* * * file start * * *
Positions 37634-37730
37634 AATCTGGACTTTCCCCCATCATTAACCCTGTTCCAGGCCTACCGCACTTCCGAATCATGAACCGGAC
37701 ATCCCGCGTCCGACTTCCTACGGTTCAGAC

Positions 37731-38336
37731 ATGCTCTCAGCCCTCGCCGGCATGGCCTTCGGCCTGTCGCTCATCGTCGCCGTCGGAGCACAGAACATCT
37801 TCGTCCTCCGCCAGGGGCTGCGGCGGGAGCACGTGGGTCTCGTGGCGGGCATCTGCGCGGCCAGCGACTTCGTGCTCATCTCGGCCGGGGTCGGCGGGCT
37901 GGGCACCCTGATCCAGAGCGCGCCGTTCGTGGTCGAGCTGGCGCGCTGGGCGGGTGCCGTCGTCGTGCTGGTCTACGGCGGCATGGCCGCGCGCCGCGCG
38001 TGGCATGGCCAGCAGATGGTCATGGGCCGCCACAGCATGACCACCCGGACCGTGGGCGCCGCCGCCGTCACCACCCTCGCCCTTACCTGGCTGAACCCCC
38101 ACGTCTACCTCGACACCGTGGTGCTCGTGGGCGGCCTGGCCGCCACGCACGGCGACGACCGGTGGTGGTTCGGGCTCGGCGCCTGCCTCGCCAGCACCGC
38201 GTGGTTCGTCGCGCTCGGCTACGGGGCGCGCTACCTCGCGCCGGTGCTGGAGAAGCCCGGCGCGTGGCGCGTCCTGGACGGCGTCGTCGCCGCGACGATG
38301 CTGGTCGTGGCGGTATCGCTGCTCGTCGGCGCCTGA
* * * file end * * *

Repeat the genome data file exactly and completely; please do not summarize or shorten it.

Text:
Positions 37634-37730
37634 AATCTGGACTTTCCCCCATCATTAACCCTGTTCCAGGCCTACCGCACTTCCGAATCATGAACCGGAC
37701 ATCCCGCGTCCGACTTCCTACGGTTCAGAC

Positions 37731-38336
37731 ATGCTCTCAGCCCTCGCCGGCATGGCCTTCGGCCTGTCGCTCATCGTCGCCGTCGGAGCACAGAACATCT
37801 TCGTCCTCCGCCAGGGGCTGCGGCGGGAGCACGTGGGTCTCGTGGCGGGCATCTGCGCGGCCAGCGACTTCGTGCTCATCTCGGCCGGGGTCGGCGGGCT
37901 GGGCACCCTGATCCAGAGCGCGCCGTTCGTGGTCGAGCTGGCGCGCTGGGCGGGTGCCGTCGTCGTGCTGGTCTACGGCGGCATGGCCGCGCGCCGCGCG
38001 TGGCATGGCCAGCAGATGGTCATGGGCCGCCACAGCATGACCACCCGGACCGTGGGCGCCGCCGCCGTCACCACCCTCGCCCTTACCTGGCTGAACCCCC
38101 ACGTCTACCTCGACACCGTGGTGCTCGTGGGCGGCCTGGCCGCCACGCACGGCGACGACCGGTGGTGGTTCGGGCTCGGCGCCTGCCTCGCCAGCACCGC
38201 GTGGTTCGTCGCGCTCGGCTACGGGGCGCGCTACCTCGCGCCGGTGCTGGAGAAGCCCGGCGCGTGGCGCGTCCTGGACGGCGTCGTCGCCGCGACGATG
38301 CTGGTCGTGGCGGTATCGCTGCTCGTCGGCGCCTGA